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Adolescence is a key time period for the emergence of psychosocial and mental health difficulties. To promote adolescent adaptive (‘resilient’) psychosocial functioning (PSF), appropriate conceptualisation and quantification of such functioning and its predictors is a crucial first step. Here, we quantify resilient functioning as the degree to which an individual functions better or worse than expected given their self-reported childhood family experiences, and relate this to adolescent family and friendship support.
We used Principal Component and regression analyses to investigate the relationship between childhood family experiences and PSF (psychiatric symptomatology, personality traits and mental wellbeing) in healthy adolescents (the Neuroscience in Psychiatry Network; N = 2389; ages 14–24). Residuals from the relation between childhood family experiences and PSF reflect resilient functioning; the degree to which an individual is functioning better, or worse, than expected given their childhood family experiences. Next, we relate family and friendship support with resilient functioning both cross-sectionally and 1 year later.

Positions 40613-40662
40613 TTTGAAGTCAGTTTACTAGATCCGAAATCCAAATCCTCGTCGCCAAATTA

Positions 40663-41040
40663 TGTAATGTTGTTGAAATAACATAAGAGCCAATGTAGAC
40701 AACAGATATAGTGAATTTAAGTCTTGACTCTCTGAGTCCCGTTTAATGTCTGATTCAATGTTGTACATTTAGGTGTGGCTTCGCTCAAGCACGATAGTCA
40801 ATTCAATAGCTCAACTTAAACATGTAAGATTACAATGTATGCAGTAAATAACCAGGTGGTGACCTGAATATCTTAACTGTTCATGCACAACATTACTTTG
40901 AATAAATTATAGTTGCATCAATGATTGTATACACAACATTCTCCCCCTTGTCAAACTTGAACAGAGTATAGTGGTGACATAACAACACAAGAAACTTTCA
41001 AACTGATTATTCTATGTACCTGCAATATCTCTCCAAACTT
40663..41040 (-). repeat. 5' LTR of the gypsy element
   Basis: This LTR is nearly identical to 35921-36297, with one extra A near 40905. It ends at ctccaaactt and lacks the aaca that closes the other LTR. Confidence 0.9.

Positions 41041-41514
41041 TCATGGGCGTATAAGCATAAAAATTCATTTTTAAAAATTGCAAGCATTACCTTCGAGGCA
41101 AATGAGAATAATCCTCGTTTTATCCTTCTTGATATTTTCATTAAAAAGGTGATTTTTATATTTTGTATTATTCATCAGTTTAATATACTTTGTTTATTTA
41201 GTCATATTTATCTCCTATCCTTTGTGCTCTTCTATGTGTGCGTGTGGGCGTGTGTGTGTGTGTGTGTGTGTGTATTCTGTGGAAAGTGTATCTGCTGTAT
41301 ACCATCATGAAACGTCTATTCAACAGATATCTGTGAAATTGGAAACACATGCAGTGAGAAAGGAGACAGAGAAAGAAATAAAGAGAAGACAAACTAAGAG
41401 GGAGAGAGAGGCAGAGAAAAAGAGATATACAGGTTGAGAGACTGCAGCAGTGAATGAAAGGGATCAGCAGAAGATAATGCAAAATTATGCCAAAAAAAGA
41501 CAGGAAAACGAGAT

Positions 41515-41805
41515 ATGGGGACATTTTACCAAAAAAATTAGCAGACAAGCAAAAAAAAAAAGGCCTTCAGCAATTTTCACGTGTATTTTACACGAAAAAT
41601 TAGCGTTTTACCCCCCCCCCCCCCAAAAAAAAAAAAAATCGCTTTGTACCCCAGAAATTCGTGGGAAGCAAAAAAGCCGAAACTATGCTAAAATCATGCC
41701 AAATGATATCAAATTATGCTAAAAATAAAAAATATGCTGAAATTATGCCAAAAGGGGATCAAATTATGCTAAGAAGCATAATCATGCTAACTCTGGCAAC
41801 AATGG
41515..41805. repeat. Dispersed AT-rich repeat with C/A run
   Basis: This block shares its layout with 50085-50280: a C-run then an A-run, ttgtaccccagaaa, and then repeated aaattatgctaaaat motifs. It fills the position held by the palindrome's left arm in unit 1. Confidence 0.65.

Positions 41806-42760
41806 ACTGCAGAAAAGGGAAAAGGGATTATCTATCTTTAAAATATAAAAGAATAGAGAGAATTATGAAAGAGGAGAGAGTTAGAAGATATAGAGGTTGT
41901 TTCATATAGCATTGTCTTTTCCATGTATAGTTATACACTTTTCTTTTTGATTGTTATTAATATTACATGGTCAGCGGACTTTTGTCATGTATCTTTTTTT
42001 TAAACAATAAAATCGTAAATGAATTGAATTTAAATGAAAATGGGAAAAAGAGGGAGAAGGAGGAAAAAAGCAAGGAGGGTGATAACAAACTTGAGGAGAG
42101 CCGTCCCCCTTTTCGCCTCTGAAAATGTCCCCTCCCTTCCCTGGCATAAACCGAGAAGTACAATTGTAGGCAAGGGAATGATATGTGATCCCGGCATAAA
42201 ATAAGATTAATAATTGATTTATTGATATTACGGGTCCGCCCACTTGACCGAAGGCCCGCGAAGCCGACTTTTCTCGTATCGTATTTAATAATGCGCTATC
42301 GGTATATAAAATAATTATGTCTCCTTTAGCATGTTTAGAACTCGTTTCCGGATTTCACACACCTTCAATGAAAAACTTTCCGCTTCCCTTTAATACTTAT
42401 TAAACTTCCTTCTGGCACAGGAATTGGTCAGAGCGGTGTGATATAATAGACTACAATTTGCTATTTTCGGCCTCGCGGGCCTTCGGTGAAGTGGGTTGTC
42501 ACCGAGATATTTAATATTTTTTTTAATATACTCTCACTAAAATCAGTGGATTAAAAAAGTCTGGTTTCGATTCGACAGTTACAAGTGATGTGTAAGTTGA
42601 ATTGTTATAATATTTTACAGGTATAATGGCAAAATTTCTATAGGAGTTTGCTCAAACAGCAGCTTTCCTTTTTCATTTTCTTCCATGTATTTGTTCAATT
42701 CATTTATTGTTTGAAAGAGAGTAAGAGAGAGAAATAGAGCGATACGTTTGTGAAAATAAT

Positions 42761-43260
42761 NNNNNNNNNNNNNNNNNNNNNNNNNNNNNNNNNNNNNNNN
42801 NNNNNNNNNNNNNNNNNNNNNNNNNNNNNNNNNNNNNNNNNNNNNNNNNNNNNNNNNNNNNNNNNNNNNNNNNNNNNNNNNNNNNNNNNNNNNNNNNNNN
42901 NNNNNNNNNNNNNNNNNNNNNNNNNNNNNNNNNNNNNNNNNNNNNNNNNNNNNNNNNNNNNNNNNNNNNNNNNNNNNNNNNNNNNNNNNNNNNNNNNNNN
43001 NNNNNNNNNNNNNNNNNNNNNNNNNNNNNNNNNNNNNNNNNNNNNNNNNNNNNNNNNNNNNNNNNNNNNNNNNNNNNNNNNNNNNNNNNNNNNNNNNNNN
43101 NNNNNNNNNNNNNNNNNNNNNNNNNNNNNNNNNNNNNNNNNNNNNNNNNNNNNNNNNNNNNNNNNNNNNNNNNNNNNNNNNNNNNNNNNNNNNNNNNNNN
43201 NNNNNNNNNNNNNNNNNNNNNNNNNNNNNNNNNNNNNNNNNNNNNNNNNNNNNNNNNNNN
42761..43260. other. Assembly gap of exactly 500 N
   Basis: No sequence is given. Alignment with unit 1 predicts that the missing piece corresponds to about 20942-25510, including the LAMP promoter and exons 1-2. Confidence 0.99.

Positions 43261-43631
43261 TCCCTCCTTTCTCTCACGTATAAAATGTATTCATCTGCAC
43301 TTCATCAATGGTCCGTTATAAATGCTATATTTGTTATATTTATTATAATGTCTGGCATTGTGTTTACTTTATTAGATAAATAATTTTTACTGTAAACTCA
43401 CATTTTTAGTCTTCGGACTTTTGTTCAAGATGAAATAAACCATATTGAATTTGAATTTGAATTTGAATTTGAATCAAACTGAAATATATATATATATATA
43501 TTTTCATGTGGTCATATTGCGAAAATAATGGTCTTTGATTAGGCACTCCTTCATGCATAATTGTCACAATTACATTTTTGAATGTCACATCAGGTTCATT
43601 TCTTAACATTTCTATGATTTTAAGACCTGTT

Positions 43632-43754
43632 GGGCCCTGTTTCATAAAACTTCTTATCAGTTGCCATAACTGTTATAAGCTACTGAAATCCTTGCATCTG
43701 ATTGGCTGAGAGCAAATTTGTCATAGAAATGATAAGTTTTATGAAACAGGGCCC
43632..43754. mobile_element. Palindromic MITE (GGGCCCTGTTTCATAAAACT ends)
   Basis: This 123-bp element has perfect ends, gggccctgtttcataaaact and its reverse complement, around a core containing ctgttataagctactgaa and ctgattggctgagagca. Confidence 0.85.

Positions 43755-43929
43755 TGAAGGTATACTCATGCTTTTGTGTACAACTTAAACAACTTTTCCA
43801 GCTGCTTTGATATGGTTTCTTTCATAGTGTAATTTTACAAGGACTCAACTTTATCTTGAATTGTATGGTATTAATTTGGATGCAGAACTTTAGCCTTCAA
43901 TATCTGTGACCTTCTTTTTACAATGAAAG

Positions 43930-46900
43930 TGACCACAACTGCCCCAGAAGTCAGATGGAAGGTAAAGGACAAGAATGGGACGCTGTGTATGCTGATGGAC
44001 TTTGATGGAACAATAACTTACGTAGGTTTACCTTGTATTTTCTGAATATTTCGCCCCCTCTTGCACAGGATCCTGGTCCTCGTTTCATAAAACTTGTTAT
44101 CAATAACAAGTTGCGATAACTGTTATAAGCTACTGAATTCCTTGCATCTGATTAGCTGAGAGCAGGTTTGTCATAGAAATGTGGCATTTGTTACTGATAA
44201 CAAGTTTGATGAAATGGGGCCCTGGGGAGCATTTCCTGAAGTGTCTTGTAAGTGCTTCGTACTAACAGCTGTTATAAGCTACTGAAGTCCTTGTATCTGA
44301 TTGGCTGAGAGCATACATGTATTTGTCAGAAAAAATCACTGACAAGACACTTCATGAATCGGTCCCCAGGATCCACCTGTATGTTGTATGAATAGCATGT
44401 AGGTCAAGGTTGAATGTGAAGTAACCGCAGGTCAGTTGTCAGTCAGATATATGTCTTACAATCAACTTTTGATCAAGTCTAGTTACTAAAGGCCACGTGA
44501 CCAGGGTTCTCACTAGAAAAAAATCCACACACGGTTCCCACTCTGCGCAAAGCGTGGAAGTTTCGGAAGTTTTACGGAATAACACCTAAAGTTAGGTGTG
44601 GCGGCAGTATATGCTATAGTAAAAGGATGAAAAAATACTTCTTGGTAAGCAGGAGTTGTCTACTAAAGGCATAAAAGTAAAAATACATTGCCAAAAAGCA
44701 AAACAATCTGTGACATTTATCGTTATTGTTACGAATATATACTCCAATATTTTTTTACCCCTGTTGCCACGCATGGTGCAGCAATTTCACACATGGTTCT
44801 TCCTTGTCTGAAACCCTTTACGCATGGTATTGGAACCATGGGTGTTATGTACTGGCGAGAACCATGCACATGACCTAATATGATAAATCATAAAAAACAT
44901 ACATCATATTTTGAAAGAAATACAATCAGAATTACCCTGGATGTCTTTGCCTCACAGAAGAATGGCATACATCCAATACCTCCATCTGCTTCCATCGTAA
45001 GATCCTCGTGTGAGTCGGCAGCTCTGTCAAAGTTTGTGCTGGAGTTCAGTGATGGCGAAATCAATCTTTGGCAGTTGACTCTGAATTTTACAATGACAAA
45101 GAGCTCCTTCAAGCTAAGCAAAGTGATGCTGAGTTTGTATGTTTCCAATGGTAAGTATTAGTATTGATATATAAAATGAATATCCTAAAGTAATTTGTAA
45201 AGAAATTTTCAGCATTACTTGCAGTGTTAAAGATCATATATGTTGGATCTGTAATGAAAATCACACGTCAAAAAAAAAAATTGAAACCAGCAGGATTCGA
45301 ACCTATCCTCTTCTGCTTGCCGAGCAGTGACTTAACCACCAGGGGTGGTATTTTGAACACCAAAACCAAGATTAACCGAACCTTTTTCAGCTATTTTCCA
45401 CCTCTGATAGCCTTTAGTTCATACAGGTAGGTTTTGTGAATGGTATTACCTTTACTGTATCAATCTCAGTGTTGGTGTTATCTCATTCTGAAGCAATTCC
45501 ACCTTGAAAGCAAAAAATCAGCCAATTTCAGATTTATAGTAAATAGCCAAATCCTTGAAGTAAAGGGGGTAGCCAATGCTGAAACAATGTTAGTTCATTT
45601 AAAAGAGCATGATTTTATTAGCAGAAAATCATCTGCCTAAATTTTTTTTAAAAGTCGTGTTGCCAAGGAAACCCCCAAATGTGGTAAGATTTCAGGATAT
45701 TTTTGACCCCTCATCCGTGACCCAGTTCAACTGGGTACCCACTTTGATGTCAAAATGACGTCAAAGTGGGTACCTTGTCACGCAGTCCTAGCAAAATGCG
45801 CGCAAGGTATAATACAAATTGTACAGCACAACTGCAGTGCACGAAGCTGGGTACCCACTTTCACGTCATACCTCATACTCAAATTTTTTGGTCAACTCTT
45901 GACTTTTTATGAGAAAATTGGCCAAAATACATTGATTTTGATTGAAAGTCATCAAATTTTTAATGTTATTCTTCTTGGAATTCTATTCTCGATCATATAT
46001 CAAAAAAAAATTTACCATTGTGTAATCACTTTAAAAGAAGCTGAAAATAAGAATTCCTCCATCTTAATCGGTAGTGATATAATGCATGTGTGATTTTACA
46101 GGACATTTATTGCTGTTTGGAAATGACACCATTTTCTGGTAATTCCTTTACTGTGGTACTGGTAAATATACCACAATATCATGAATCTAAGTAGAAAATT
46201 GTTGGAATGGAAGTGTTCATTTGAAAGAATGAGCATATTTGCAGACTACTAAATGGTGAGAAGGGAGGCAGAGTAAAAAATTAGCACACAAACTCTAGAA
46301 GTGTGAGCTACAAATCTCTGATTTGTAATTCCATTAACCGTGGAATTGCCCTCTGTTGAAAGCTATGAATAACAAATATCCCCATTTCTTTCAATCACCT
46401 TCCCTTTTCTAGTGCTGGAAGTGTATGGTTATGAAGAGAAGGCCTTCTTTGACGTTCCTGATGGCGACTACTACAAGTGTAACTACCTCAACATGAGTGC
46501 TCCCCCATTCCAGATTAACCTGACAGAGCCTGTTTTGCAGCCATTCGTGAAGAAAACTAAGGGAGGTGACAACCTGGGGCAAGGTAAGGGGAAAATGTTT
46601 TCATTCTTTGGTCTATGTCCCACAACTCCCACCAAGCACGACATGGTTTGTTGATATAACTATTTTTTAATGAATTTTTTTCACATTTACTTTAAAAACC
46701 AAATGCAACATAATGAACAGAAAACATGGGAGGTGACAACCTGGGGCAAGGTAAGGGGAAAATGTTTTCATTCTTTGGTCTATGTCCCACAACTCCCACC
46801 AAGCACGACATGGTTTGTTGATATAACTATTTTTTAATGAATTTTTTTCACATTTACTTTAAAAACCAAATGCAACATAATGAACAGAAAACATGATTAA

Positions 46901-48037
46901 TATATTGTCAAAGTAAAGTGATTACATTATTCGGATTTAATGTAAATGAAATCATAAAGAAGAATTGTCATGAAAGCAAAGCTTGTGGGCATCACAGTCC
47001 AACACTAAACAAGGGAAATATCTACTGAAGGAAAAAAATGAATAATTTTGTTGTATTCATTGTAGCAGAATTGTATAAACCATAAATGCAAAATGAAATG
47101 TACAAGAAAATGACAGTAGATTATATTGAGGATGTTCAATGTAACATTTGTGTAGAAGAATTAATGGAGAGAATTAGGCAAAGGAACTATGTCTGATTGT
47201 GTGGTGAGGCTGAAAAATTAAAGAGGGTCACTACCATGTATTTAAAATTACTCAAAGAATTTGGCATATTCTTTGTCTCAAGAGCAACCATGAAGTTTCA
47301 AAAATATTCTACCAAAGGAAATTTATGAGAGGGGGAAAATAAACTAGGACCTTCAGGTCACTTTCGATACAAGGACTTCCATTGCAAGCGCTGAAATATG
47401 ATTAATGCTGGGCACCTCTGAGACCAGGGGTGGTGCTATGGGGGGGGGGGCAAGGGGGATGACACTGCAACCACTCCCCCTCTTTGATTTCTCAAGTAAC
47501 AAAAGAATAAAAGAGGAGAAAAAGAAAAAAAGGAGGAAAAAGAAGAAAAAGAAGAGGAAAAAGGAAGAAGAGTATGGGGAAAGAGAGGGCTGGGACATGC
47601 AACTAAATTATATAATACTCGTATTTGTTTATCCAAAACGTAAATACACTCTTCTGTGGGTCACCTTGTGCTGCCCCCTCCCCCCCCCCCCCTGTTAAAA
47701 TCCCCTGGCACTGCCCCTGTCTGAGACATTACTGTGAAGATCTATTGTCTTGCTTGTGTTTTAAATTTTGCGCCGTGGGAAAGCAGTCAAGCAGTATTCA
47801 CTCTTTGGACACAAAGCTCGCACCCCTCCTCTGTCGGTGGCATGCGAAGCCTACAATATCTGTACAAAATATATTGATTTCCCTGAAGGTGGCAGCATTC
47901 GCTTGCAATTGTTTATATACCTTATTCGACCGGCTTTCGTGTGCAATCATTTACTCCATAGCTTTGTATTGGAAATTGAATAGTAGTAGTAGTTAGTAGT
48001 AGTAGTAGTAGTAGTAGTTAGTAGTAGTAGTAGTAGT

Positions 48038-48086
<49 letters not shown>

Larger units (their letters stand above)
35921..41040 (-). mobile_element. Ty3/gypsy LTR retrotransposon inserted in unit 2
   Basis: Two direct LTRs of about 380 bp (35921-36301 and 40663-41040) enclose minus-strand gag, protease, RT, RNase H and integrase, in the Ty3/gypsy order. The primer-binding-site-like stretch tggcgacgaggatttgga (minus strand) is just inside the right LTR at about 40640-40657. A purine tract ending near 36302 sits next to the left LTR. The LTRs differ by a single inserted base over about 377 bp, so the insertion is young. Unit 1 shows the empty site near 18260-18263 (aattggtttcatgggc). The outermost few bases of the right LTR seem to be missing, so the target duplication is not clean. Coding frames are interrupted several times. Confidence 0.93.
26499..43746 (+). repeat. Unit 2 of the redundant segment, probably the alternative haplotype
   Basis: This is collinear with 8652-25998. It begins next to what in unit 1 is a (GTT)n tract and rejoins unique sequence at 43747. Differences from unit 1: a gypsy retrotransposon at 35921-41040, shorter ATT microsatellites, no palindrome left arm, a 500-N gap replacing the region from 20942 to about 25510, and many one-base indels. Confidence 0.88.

Friendship and family support were positive predictors of immediate resilient PSF, with friendship support being the strongest predictor. However, whereas friendship support was a significant positive predictor of later resilient functioning, family support had a negative relationship with later resilient PSF.
We show that friendship support, but not family support, is an important positive predictor of both immediate and later resilient PSF in adolescence and early adulthood. Interventions that promote the skills needed to acquire and sustain adolescent friendships may be crucial in increasing adolescent resilient PSF.
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